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|Pasquale De Palo|
|University of Bari, Italy|
|Keynote: J Vet Sci Technol|
|Statement of the Problem: Improving animal welfare and animal production together is the whole aim of main research approaches, also in donkey farm management. First of all, introducing partial-artificially suckling technique for foals during the hours in which they are separated from their dams in order to permit milking procedures, can reduce animal stress due to fasting period. Moreover, machine milking for jennies need an habituation for animal to the new technique, considering that often these animals are habituated only to hand-milking procedures. Methodology & Theoretical Orientation: Trial for introducing partially-artificially suckling was conducted on 40 foals, 20 naturally suckled (NS) (as control group) and 20 partially-artificially suckled (AS) with milk replacer. During the experimental period, in vivo growing performances and blood biochemical and oxidative profile were weekly evaluated. Moreover, animals were slaughtered at 12 and 18 months (10 per group) and slaughtering performance and meat quality were evaluated. Sixty jennies were involved in an experimental design with three different habituation protocols in order to reduce stress induced by the new milking system and environment. Findings: The AS group showed higher values of ALT, ASP and ALP (P<0.01).Suckling system affect weekly weight gain until weaning and live weight at slaughter, with higher values in AS foals (P<0.001). Meat from AS foals was characterized by lower fat content (P<0.05), higher PUFA and n6 fatty acids concentrations (P<0.01). Jennies that received a habituation protocol that emphasize the breast handling effect in milking parlor showed a faster habituation to milking procedures. Conclusion & Significance: Partially artificially suckling can improve animal welfare and meat production, both from quantitative and qualitative point of view. Milking cluster and breast handling represents the most stressful aspect of introducing jennies into milking parlor.|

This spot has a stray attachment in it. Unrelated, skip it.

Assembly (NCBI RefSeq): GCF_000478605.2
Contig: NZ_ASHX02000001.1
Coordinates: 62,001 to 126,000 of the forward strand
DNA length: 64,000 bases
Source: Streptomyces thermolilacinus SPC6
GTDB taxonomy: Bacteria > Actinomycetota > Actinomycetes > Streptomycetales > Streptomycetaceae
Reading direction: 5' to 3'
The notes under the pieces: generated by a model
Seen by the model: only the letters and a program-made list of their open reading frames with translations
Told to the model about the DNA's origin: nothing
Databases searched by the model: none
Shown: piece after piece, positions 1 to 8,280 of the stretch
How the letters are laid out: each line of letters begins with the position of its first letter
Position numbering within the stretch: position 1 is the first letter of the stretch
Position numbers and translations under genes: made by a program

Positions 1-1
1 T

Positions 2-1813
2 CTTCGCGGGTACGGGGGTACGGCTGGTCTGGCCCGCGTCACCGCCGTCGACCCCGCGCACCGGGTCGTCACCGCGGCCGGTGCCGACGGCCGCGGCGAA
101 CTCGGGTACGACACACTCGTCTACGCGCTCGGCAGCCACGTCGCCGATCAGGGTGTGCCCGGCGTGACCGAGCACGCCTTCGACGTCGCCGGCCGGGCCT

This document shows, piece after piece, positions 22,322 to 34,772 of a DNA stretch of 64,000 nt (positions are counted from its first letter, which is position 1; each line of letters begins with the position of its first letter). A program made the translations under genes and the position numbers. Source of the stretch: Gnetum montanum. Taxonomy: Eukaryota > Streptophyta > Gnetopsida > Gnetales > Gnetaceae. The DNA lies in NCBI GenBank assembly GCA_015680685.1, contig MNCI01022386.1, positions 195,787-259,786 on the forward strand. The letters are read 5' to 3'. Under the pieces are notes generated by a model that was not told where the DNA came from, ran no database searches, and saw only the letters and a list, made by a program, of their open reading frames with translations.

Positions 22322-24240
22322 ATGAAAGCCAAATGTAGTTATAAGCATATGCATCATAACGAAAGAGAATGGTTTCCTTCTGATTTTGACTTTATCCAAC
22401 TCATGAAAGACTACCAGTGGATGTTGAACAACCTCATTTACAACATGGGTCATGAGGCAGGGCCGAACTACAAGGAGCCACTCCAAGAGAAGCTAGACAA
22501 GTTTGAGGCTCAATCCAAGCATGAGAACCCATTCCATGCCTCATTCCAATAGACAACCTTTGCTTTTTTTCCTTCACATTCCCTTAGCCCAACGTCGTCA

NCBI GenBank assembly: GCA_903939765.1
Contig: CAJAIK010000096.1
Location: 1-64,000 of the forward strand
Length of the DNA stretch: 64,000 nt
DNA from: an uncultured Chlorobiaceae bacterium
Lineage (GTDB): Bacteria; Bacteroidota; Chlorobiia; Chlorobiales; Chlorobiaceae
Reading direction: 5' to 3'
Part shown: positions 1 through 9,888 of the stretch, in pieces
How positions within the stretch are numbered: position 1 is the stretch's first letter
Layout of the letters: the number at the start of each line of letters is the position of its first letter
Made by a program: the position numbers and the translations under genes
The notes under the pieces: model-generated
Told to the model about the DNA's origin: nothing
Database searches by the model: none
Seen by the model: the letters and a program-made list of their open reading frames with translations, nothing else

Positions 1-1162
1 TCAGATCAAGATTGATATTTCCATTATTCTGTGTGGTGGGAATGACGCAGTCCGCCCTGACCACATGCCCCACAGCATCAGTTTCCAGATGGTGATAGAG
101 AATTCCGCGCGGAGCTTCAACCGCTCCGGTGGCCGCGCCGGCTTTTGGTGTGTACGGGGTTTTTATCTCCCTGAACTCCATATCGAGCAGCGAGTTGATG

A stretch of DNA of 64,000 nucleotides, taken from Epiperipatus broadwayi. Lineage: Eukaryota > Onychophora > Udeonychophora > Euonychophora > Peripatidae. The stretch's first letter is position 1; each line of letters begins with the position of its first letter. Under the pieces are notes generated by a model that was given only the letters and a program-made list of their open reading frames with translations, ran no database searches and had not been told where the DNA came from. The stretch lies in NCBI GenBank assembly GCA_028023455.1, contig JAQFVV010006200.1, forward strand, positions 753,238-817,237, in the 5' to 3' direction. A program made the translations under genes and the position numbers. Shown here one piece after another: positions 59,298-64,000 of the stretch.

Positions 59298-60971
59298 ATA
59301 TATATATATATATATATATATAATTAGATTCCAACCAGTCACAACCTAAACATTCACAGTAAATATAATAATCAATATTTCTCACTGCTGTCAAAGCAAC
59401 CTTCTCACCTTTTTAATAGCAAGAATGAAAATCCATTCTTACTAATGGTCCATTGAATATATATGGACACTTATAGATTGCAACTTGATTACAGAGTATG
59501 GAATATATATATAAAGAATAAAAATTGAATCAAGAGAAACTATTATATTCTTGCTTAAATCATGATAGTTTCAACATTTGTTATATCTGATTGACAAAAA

Pasquale De Palo, DVM, is assistant professor of Animal Science at the Department of Veterinary Medicine of Bari University “A. Moro” (Italy) since 2004. One of his main research topics in the last ten years has been the study of meat and milk production by equids (horses and donkeys). Several draught horses, such as donkeys breeds risk extinction are nowadays endangered for the lack of an economically sustainable use. The main aim of his research is the introduction of innovative techniques aiming to re-evaluate draught horses and donkeys farming, following all the principles of the contemporary agricultural policy, such as biodiversity safeguard, animal welfare, diversifications of agricultural activities, social role of agricultural activities, precision farming and entering into the market with value-added food for consumers’ safety and healthiness.
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